Borrowdale and Mount Pleasant provide Harare’s top office stock, with the level of commercial properties in the two suburbs likely to expand in the near future, according to a new Africa-wide report by leading global real estate services firm Cushman and Wakefield Excellerate.
The 2018 Africa report, titled “The Winds of Change — An African Perspective” covers trends and dynamics affecting the commercial, industrial and retail property sectors in key African markets.
Mount Pleasant and Borrowdale are residential suburbs located in the affluent northern part of Harare and have in recent years grown to encompass more business space as the central business district has begun to be crowded out and informalised. According to the report, these areas are likely to offer attractive prospects for investors, or at least they have the potential to evolve to become essential property hubs.
Harare has an estimated population of 1,54 million. With regards to office stock, Mount Pleasant comprises a number of office parks and shopping centres, notably Arundel Office Park, Arundel Village Shopping Centre, The Bridge Shopping Centre, Bond Shopping Centre and Pendennis Shopping Centre.
Borrowdale on the other hand is the more affluent of the northern suburbs, and it is made up of Borrowdale West, Borrowdale, Helensvale, Borrowdale Brooke, Crowhill Views, and Pomona.
And with regards to office stock, the suburb has the Borrowdale Office Park, Celestial Park and the First Mutual Park, as well as a swish shopping area in the suburb’s centre known as Sam Levy’s Village.
The real estate experts say they expect an upturn in commercial property development within Harare’s CBD and in a number of the northern suburbs going forward.
“Mismanagement resulted in low levels of service being provided, accompanied by very little maintenance . . . (But) with the recent political changes in Zimbabwe the economy is expected to recover which should have a positive impact on the state of the city.
“Since the slight economic improvement between 2009 and 2012, the property market in Harare had already showed some improvement with an increase in demand for office, retail and industrial space.
“Even though the tough times are not over, commercial property investment hotspots are expected to include the Harare CBD, Borrowdale, Avondale, new industrial property north of the city and any de-centralised suburban office park in the city,” reads part of the report.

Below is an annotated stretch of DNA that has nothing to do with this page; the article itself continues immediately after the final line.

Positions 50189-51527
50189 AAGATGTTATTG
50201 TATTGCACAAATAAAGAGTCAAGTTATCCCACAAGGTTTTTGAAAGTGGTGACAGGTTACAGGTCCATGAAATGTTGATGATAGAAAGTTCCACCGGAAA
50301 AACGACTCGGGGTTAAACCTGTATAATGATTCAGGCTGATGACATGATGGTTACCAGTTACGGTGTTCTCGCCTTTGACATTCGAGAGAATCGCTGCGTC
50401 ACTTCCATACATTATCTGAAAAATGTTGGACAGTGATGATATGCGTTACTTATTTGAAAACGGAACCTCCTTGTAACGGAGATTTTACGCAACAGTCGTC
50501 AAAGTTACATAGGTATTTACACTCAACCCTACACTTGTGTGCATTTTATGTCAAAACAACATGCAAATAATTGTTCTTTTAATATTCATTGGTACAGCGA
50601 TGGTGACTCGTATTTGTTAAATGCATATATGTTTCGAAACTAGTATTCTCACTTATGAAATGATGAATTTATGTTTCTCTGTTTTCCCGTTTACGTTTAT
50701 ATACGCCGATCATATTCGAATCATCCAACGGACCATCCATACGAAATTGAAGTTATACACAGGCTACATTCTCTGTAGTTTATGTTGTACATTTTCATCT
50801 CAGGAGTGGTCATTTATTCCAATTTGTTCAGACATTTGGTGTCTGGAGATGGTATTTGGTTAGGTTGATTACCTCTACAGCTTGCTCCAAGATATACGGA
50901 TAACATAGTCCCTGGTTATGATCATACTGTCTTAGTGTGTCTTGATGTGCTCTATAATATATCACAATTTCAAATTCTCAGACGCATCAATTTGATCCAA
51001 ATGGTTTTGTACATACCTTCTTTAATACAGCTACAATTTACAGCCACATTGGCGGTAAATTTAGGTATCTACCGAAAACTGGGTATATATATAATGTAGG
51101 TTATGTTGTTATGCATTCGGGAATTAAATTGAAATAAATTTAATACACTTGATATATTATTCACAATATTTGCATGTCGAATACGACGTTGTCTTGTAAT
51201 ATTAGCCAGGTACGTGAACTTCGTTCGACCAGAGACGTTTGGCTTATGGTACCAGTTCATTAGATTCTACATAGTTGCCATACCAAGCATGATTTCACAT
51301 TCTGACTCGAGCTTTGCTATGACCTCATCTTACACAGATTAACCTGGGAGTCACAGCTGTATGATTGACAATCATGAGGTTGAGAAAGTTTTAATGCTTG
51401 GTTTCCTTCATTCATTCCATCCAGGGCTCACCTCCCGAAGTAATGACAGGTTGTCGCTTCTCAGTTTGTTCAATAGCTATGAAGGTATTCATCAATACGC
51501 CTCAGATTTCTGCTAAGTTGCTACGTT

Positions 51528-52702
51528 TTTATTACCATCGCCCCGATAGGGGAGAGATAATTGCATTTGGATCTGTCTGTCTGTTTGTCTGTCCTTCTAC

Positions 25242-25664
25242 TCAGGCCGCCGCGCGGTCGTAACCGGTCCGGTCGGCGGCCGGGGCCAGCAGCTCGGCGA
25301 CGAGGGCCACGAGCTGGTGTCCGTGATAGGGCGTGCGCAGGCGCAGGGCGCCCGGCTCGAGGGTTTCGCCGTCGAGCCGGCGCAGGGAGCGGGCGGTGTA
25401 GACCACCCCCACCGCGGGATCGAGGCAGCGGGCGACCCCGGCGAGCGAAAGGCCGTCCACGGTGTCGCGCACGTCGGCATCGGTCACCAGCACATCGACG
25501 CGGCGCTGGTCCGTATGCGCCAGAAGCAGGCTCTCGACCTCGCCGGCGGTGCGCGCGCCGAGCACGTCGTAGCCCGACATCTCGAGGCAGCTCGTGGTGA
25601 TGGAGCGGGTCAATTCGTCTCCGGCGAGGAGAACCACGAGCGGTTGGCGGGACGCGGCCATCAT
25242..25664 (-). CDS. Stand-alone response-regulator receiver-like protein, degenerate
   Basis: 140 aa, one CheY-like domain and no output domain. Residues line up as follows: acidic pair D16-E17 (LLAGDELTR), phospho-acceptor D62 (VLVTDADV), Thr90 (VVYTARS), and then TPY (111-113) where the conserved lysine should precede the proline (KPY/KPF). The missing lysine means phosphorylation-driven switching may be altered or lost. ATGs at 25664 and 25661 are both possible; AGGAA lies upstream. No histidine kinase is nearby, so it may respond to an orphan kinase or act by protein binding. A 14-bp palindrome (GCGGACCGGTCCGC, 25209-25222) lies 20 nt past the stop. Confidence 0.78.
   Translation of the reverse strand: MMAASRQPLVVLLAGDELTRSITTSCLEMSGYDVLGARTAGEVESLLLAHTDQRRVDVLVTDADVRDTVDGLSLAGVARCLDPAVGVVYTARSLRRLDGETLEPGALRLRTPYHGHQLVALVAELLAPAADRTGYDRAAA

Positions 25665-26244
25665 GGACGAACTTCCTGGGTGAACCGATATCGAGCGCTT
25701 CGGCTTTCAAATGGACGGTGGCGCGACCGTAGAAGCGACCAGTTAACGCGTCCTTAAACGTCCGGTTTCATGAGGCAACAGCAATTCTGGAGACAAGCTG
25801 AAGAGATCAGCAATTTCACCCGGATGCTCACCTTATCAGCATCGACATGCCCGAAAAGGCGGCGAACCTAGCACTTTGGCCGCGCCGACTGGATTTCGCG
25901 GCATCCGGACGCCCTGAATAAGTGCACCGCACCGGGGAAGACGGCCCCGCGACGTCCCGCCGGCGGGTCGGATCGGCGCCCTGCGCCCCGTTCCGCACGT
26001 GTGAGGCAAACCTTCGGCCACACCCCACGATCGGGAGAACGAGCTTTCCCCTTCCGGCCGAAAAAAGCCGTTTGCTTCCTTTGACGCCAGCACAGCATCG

The anticipated increase in the number of commercial properties in the northern suburbs has the potential to result in portfolio occupancy levels in the CBD deteriorating as some tenants move out of the city centre.
This would create large vacancies in older, commercial properties that these businesses previously occupied. But the analysts at Cushman & Wakefield Excellerate do not see it so.
“The CBD is expected to attract many retailers and client-orientated companies while suburban office and parks should host most office-based companies with retail facilities close-by. The demand for industrial property in all existing industrial areas is mainly focused on small companies requiring smaller spaces. The new industrial area north of the city is popular because of its accessibility.”
One of the on-going mega property development projects in one of these areas is the Village Walk Borrowdale.
The report has also identified Willowvale, New Ardbennie, Southerton, and Graniteside Msasa as having the capital city’s top industrial stock.And the areas with top retail stock are Borrowdale, Avondale and the CBD.
Harare is Zimbabwe’s capital and most populous city; it is structurally well-planned and serves as a trade centre for tobacco, maize, cotton, and citrus fruits. Manufacturers include textiles, steel, and chemicals. Factories produce processed food, beverages, clothing, cigarettes, building materials, and plastics with gold being mined in the broader area. The city also serves as the hub for rail, road and air transport in Zimbabwe.
The Cushman & Wakefield Excellerate report provides an overview of industry developments in Zimbabwe, South Africa, Mozambique, Namibia, Zambia, Nigeria, Ghana, Kenya, Tanzania and Mauritius.
In each case, the report offers an explanation of the economic and political events taking place within the country, how these are impacting on the industry, and what this means for property stakeholders.
The experts say they are generally optimistic of the outlook of Africa’s property sector.
“Our report shows that the outlook for the African property industry is, on the whole, positive,” says Marna van der Walt of Cushman & Wakefield Excellerate.